I’ve said it before, and I now say it again: Travel is not without misadventure …
Today, more than ever, it’s apparent to this traveller that patience and a sense of humour are valuable commodities.
So, too, are basics such as toothpaste and other core toiletries. As are cosmetics, much-loved clothes, shoes and special pieces of jewellery and items recently purchased specifically for travel abroad … all of which would be nice to be with, rather than without, when one arrives in Europe for long-planned and much anticipated holiday travel.
Air Canada, this is for you. As a generally courteous Canadian, and partly on the principle of taking the high road, I refrained from joining those who re-blogged word and photos highlighting your much-maligned baggage drop escapades earlier this year. We purchased our tickets before that PR faux pas, and now I’m sincerely wishing that you’d seen fit to drop my luggage in Lisbon with me … or, perhaps, that we’d booked with another airline.
However, after spending two days in Europe sans luggage, toiletries, wardrobe, perfume, favourite shoes and jewellery, without benefit of any communications from Air Canada or its partners, the gloves are off. An encounter with Alaska Airlines earlier this year left me with respect for how that organisation handled the temporary absence of one’s luggage, and a sense of readiness to fly their skies again.
What of Air Canada? Not a word. No response to my query seeking advice. No guidelines on what a traveller might wish to consider in such a scenario. No communication at all.
Wouldn’t you hope, after long planned intercontinental travel, that your favourite dresses, tops and skirts, as well as the perfumes, shampoos, conditioners, clothing, shoes, dental floss and other toiletries you’d packed would arrive with you?
I’m certainly not the first to arrive in a foreign locale without any of the belongings so carefully selected or acquired specifically for the trip. I know, from the disgruntled fellow travellers at Heathrow’s new terminal, that we were not alone in our frustration there. Readers may have already heard about delays ad nauseam, and are unlikely to be surprised of word of travellers who, after almost a two-hour delay, proceeded toward Gate 20 only to be met by a secured door through which we weren’t permitted to pass until three minutes or so until boarding time. We were as sheep herded into a bleak and airless holding pen. Heathrow employees passed through while we were waiting, and their comings and goings were marked by a distinct absence of eye contact.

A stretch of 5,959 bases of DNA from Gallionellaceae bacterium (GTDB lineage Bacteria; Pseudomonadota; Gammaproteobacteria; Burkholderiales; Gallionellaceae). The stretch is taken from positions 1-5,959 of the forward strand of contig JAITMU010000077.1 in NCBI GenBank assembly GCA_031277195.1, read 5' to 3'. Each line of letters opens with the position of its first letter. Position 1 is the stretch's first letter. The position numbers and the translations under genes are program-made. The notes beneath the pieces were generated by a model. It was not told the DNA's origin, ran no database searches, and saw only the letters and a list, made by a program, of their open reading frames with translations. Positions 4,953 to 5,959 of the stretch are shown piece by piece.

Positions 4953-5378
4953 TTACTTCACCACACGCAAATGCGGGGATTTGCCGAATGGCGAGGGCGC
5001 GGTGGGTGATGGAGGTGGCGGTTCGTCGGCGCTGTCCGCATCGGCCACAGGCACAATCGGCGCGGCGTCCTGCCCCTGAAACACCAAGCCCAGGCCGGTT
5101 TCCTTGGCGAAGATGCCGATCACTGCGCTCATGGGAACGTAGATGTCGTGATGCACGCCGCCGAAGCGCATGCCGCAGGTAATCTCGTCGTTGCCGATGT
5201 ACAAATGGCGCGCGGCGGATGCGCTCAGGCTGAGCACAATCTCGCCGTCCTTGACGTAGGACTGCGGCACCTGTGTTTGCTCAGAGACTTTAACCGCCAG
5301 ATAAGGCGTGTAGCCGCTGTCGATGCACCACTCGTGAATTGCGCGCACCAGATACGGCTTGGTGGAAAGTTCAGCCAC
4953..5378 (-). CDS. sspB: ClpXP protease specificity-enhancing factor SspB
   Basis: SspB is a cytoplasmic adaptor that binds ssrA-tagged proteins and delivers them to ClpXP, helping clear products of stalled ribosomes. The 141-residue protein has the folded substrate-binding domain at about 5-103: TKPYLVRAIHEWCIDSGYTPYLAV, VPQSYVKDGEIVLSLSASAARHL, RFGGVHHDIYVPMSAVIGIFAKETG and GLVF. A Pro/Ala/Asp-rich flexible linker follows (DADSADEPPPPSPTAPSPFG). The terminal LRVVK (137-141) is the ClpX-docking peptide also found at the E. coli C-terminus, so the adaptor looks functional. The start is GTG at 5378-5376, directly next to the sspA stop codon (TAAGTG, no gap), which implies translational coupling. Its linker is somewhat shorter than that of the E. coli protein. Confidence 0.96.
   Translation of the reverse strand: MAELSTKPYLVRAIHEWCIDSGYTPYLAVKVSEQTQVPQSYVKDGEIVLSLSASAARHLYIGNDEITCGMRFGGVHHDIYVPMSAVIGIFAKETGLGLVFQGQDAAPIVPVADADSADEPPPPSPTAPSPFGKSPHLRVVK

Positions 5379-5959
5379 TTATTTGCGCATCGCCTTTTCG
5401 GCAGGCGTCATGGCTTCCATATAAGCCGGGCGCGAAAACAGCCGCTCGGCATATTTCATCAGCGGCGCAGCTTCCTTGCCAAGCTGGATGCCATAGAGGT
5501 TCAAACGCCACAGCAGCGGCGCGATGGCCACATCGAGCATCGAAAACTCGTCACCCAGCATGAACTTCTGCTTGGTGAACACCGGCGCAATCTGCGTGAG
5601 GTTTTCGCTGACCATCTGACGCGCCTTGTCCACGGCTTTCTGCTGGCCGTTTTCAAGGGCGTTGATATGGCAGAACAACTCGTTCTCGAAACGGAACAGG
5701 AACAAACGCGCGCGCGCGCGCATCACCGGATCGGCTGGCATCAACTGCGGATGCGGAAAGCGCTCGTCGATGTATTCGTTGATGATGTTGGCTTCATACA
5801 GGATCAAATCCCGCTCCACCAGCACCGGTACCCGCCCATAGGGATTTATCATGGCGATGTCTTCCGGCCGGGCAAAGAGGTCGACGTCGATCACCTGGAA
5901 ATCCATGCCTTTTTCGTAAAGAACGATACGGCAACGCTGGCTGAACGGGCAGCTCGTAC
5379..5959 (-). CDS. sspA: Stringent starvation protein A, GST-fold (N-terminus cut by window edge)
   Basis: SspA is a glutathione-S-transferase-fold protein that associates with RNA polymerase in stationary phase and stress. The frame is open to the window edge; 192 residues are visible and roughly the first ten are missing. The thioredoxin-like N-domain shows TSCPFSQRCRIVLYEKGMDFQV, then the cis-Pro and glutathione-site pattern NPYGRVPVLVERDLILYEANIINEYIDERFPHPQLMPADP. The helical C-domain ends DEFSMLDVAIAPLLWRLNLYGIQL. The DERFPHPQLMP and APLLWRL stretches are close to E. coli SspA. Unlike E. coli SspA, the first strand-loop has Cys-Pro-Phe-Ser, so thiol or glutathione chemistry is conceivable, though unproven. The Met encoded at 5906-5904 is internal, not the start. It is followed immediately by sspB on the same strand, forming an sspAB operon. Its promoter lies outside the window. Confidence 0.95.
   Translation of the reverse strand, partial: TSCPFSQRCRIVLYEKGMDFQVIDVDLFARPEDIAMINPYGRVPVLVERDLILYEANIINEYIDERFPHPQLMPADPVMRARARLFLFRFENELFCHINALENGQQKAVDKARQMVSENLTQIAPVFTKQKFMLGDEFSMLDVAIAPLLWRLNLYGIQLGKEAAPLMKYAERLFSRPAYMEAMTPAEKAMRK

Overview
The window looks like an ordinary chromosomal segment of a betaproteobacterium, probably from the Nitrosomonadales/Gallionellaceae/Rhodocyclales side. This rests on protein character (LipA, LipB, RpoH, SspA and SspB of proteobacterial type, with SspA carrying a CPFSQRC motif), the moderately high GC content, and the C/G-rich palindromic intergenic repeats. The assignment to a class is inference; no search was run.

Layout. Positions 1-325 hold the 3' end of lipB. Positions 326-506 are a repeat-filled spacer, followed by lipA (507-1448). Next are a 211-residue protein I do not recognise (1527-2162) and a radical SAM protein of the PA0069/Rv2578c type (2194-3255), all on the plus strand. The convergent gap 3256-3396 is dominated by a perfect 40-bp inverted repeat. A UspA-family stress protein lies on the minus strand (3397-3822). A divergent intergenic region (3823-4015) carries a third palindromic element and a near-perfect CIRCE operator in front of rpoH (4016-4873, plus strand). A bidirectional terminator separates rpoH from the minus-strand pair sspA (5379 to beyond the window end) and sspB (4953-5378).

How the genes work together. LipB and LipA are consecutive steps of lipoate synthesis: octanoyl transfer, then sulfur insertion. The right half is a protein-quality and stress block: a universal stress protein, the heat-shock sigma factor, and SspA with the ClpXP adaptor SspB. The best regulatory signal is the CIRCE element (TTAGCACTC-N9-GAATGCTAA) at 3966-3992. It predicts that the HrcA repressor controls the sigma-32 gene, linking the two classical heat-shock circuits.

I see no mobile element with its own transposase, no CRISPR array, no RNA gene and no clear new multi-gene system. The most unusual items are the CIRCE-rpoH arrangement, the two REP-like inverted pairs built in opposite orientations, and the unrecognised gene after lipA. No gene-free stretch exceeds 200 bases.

To give credit where due, Air Canada’s Star Alliance partner TAP – Portugal provided service and food that were superior to their partner’s, even though they were more than an hour late in departing. Staff on the ground in Lisbon were gracious, even though they were dealing with at least eight parties on our particular flight who were equally discombobulated to watch the luggage carousel spin with their companions’, but not their own, luggage.
The bad news is that we lost most of our arrival day in Lisbon, where we arrived late and strove to find luggage instead of enjoying the festival outside our hotel. The good news is that the Portuguese have an innate grace, which compensated to a degree for frustrations with lack of follow up from Air Canada and its partners. Andre at the Lisbon airport seemed genuinely apologetic for a foul-up not of his making and, while the toiletries kit pictured above has not made up for a lack of change of clothing, or frustration over the apparent loss of favourite outfits, I appreciated his approach to the problem.
However, almost 36 hours after arrival in Europe and multiple status checks, all I know is that tracing is still underway. It’s time to bypass the intended visits to cultural sites, and go shopping.